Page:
… is from page 409 of my late Nobel-laureate colleague Jim Buchanan ‘s 1977 paper “Notes on Justice in Contract,” as this paper is reprinted in Moral Science and Moral Order  (2001), Vol. 17 of The Collected Works of James M. Buchanan :
Adam Smith did use the word “just” in application to voluntary trading. And his system of “natural liberty” was evaluated in terms of justice as well as efficiency. Economists since Smith have perhaps concentrated too much on the efficiency property of markets and have neglected the application of norms for justice.
DBx: “Efficiency” means the ‘best’ use of means to achieve given ends. Therefore, to advocate normatively the achievement of “efficient” outcomes – or, what is the same thing, to advocate the taking only of actions that pass a cost-benefit test – implies that the ends are agreed-upon. It implies also that the set of possible means to choose from in pursuit of the ends consists only of means deemed normatively appropriate.
Neither of these two implications refers to a question of science or of engineering.
Suppose that Suzy and Sam are going to take a trip by car this afternoon. If Suzy’s goal is to get from Baltimore to Boston while Sam’s goal is to get from Baltimore to Atlanta, the question of which direction the car will be driven is not one of efficiency, at least not one that any person other than Suzy and Sam can hope to answer as such. Suzy and Sam will have to somehow make that decision amongst themselves.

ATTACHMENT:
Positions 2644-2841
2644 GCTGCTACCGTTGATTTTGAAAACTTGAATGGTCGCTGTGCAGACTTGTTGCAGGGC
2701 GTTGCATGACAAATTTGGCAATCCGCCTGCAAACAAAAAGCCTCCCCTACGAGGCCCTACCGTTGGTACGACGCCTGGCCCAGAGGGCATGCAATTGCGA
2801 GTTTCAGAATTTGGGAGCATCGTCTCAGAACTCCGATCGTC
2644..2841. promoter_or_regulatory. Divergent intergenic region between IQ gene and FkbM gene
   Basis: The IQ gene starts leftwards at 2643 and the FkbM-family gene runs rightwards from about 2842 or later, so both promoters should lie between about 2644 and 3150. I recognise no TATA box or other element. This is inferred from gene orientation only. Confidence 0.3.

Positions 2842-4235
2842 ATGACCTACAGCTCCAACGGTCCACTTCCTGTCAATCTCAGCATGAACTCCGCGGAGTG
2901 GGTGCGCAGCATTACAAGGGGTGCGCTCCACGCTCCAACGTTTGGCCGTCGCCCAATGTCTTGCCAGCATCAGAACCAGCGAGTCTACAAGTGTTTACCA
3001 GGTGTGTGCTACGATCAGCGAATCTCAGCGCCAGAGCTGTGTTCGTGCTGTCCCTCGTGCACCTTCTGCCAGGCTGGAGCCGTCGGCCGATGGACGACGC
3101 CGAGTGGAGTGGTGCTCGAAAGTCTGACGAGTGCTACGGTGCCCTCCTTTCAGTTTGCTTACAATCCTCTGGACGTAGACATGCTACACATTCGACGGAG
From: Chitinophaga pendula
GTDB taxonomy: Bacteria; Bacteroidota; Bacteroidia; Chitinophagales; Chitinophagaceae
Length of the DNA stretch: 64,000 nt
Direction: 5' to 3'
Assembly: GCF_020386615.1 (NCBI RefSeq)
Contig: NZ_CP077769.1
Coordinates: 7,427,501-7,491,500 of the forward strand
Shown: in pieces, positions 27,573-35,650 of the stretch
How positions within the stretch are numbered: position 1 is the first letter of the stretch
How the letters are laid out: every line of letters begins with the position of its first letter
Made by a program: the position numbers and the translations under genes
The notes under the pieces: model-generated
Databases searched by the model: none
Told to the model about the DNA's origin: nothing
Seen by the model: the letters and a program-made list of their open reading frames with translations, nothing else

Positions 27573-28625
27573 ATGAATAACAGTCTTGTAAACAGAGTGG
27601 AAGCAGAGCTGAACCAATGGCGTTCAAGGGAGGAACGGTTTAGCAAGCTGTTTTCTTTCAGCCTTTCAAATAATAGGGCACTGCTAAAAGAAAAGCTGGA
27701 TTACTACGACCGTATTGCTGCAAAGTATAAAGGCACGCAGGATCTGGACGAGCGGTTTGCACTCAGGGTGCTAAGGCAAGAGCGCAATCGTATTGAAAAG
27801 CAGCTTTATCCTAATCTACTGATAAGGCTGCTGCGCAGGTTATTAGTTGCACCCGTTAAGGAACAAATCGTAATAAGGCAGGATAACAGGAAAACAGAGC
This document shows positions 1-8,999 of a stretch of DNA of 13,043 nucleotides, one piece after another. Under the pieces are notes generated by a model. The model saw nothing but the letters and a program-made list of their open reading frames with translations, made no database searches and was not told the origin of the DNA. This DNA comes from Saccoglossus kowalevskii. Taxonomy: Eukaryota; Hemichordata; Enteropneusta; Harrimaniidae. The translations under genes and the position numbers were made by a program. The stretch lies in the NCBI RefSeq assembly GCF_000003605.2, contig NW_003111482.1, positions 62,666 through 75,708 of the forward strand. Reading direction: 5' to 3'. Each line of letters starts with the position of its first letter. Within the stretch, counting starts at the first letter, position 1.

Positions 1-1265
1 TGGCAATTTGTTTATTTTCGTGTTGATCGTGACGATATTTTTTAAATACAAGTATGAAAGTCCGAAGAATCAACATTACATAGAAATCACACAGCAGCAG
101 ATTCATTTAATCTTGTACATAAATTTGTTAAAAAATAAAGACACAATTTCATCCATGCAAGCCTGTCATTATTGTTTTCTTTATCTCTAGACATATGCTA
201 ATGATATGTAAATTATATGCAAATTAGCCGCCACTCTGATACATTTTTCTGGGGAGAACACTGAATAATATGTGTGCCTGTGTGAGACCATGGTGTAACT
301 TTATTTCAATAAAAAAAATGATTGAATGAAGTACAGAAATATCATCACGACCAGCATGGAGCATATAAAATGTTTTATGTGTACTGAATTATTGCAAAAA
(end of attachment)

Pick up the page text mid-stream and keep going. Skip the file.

Suppose that the decision is made to drive to Boston because Suzy promises to pay Sam $100 for his agreement to go with her to Boston (rather than she going with him to Atlanta). It appears that this manner of answering the question of which direction to drive is fine. The means used to answer it appears to be acceptable. But note that this conclusion is correct only if, for example, the $100 in question belongs to Suzy. If she plans to steal the $100 in order to pay Sam, the decision to drive to Boston is no longer normatively acceptable.
Note also that neither of these alternative car trips from Baltimore would be normative acceptable if Suzy and Sam plan to use a stolen car.
Questions of efficiency are important and economists are good at asking and answering them. But economists – even many of the most celebrated ones – too frequently ignore important background factual and normative considerations that always loom. The so-called “economic problem” – how to use a given set of means to achieve the greatest number of desired ends – is really an engineering problem. It’s a problem of optimization. But the following background questions – and others – must be answered before any “efficient” outcome can be judged to be normatively acceptable: What are the appropriate means? What are the ends? Are the ends appropriate?
To ignore such questions because they are not strictly “economic” is to ignore a central issue for all human actions in society.